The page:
Traveling in Romania
In the late 1970s and 1980s I traveled many times in Romania. It was a time of economic hardship and the darkest time of the Communist dictatorship under Ceausescu. Many Romanians lived in poverty.
My first visit took place in 1977. On a summer evening I arrived in the city of Arad by hitchhiking from Hungary. Looking for a place to sleep, I asked an elderly lady on the street, and she told me to go to the train station. I was not so sure if it would be possible to sleep there because of the police or other security guards but this lady wrote something on a piece of paper (in Romanian, a language I didn't speak - I communicated with her in Hungarian), and then she went with me to the train station and showed me a waiting room with very comfortable armchairs. Here you can sleep, she said, and whenever somebody wakes you up in the night, show the paper I gave you, and everything will be fine! It happened three or four times that I was woken up by the police but these policemen always became very friendly when they saw this paper - and everything was fine! I lost this paper some days later, and I never found out what was written on it...
1980 - another trip to Romania, another adventure. This time I arrived from the Soviet Union where I was on an illegal hitchhiking trip, but that's another story. After crossing the border, I hitchhiked about 80 km on a late Sunday afternoon. It became dark, and I decided to try to stop five more cars before looking for a place to sleep. The miracle happened - the fourth car stopped. A couple offered me a ride of 100 km, communication was impossible but they showed me their destination on a map. When we arrived in Focsani, their hometown, at around midnight, I asked them if they would know a place where I could spend the night. They knew a place, they invited me to spend the night in their apartment. There I met their young daughter who spoke English - the second miracle! It was not the last night I spent in this place. Before I left next morning we exchanged our addresses, we stayed in contact, and in the following years I visited this wonderful family again and again. During my visits they showed me other places in Romania, we spent holidays together - a great experience!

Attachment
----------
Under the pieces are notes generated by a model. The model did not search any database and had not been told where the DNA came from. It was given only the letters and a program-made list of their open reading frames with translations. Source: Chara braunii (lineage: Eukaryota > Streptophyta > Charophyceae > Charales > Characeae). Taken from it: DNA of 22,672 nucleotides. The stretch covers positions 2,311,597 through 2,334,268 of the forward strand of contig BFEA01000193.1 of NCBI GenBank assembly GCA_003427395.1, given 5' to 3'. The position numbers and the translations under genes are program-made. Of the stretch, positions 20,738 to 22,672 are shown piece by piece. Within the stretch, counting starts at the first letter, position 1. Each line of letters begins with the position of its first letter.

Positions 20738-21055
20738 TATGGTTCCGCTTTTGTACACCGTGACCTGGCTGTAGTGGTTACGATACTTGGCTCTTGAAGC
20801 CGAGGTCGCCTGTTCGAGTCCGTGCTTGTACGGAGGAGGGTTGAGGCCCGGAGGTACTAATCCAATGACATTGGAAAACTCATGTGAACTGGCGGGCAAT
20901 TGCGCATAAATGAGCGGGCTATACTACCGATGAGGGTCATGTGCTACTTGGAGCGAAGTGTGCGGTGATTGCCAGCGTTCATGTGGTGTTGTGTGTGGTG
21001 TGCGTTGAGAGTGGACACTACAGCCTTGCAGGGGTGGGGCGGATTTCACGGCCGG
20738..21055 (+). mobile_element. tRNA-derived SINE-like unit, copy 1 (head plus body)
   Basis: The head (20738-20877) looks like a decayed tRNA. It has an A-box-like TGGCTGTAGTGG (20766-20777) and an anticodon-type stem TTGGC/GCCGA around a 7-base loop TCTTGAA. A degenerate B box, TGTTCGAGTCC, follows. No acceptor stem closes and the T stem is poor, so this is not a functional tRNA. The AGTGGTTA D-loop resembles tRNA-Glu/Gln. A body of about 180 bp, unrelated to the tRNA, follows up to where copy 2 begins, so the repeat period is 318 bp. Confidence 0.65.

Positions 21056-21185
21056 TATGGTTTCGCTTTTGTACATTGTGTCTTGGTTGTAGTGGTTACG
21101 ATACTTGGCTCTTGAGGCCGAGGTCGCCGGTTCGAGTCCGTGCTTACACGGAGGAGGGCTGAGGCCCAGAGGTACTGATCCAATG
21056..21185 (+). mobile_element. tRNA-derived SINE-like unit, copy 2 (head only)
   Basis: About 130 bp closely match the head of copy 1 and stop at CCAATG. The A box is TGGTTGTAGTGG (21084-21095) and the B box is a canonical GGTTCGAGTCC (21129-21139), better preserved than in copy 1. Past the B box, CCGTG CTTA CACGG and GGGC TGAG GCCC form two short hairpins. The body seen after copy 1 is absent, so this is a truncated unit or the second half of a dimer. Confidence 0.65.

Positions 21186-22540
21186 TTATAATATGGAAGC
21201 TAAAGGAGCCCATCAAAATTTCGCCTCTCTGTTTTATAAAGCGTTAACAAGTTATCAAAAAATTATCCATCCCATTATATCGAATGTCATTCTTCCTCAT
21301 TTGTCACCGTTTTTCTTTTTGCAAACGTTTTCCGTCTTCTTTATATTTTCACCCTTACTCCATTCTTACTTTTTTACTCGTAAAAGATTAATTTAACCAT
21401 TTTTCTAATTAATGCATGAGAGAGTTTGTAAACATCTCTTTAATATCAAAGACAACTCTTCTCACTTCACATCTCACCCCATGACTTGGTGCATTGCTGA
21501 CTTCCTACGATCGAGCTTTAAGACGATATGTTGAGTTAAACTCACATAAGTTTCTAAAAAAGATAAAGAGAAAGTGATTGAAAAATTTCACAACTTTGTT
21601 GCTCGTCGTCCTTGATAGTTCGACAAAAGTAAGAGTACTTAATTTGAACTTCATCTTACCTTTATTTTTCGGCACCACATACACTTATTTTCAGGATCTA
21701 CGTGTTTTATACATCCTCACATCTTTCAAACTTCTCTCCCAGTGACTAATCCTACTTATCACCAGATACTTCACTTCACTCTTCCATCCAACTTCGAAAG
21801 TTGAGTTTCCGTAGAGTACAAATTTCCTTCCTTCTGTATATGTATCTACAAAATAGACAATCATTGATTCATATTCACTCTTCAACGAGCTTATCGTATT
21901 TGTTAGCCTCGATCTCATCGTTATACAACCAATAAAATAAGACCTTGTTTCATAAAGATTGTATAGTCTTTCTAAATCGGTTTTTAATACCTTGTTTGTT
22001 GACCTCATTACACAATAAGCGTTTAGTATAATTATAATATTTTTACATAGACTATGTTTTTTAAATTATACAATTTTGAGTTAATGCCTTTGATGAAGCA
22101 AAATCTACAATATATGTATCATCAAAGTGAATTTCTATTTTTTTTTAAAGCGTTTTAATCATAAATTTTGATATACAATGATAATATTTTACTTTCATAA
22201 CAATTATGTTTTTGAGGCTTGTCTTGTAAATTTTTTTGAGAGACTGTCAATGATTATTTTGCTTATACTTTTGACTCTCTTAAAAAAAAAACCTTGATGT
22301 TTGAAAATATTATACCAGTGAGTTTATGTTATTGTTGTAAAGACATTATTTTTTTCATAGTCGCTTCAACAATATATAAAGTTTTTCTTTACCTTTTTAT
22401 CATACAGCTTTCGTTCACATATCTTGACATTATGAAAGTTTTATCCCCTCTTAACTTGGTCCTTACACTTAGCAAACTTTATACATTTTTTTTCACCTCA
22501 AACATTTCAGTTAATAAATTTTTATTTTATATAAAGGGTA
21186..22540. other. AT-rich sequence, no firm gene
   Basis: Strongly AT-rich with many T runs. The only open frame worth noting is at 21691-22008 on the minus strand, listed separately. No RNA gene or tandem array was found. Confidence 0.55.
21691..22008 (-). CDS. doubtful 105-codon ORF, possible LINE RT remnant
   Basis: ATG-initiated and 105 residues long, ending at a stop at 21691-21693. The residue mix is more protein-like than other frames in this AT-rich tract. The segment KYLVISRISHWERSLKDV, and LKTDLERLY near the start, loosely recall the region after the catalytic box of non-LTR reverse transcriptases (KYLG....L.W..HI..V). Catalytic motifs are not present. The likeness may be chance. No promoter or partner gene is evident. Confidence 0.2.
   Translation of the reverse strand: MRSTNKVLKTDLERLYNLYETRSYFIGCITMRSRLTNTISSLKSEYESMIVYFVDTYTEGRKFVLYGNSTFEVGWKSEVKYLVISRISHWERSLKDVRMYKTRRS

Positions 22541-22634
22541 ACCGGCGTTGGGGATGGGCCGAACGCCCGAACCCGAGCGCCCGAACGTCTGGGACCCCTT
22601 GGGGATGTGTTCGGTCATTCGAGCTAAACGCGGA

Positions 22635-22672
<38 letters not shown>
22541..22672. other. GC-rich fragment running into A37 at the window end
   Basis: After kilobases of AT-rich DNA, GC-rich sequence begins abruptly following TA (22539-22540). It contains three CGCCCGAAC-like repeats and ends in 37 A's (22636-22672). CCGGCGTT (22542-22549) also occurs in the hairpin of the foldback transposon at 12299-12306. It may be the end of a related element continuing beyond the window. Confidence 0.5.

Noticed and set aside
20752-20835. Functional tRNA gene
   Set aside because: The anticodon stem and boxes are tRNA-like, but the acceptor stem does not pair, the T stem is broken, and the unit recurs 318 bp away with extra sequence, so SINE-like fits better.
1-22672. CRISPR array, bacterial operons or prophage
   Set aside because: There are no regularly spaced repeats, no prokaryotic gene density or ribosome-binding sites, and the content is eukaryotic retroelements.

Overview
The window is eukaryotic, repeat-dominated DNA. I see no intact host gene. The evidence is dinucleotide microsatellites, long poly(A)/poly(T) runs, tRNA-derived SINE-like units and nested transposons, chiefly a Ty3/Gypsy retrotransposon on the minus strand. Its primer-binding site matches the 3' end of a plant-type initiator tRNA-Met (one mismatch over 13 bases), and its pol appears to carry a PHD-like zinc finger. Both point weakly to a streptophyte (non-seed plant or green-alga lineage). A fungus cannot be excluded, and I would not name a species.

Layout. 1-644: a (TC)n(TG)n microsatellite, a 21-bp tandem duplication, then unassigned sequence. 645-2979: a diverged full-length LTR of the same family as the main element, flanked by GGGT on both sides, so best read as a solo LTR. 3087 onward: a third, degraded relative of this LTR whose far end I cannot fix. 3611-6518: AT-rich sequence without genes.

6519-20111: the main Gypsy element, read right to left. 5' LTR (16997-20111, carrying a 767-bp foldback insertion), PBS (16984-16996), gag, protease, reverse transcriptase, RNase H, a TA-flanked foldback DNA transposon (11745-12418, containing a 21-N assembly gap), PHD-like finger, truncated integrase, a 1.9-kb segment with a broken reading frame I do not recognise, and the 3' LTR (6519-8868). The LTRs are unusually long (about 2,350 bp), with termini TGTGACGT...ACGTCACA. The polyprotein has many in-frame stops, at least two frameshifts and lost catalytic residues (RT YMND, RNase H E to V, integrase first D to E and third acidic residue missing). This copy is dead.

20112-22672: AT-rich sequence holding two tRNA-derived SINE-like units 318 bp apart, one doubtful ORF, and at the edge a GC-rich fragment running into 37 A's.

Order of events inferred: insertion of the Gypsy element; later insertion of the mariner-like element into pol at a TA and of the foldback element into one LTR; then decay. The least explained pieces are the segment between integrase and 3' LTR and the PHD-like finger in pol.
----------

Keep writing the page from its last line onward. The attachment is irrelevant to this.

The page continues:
Jazz Festivals in Romania
In 1986 I attended a jazz festival in the Slovakian capital Bratislava where I met an organizer of the jazz festival in Sibiu. He invited me to come to his festival in the next spring. It was an interesting invitation because at that time this festival was the only international in the country but I was more interested in learning more about the Romanian jazz scene. So I traveled to Sibiu, and it was a big surprise. First of all, I was surprised by the high standard of jazz in Romania. I was impressed by some musicians of the older generation like pianist Johnny Raducanu, one of the fathers of Romanian jazz, or saxophonist Dan Mindrila but there were also some younger musicians like the experimental pianist Harry Tavitian or vocalist Anca Parghel who contributed with high level performances to the festival. And there was the audience, people which were very interested in jazz and who tried to escape the hardships of everyday life in Romania. I met some interesting people at this festival, I made some new friends, some reasons to return to the festival again and again in the following years or to spend part of my holidays in Sibiu. But Sibiu was not the only jazz festival I attended in Romania. In 1988 I visited the festival in Costinesti, a resort town at the Black Sea. In 1989 and 1990 (my last visit to Sibiu) I brought some German musicians to the festival to perform there.
Harry Tavitian & Orient Express 2008
Hitchhiking in Romania
To be on a hitchhiking trip in Romania or on transit route to Bulgaria was not a big problem but in some cases adventurous. I remember a trip in 1986 when I was on my way to Bulgaria. At the Hungarian-Romanian border I met a Turkish truck driver who was ready to give me a ride to Bulgaria. In the night we (and some other Turkish truck drivers) stopped at a car park where petrol was sold illegally.To pay the illegal sellers, the Turkish drivers had changed dollars into Romanian money but it was illegal for them to possess Romanian currency as well. When the police came to check what was going on, one of the drivers had to escape and to hide his money - in my pockets. Later I gave this money back to my driver who passed it on to the other driver.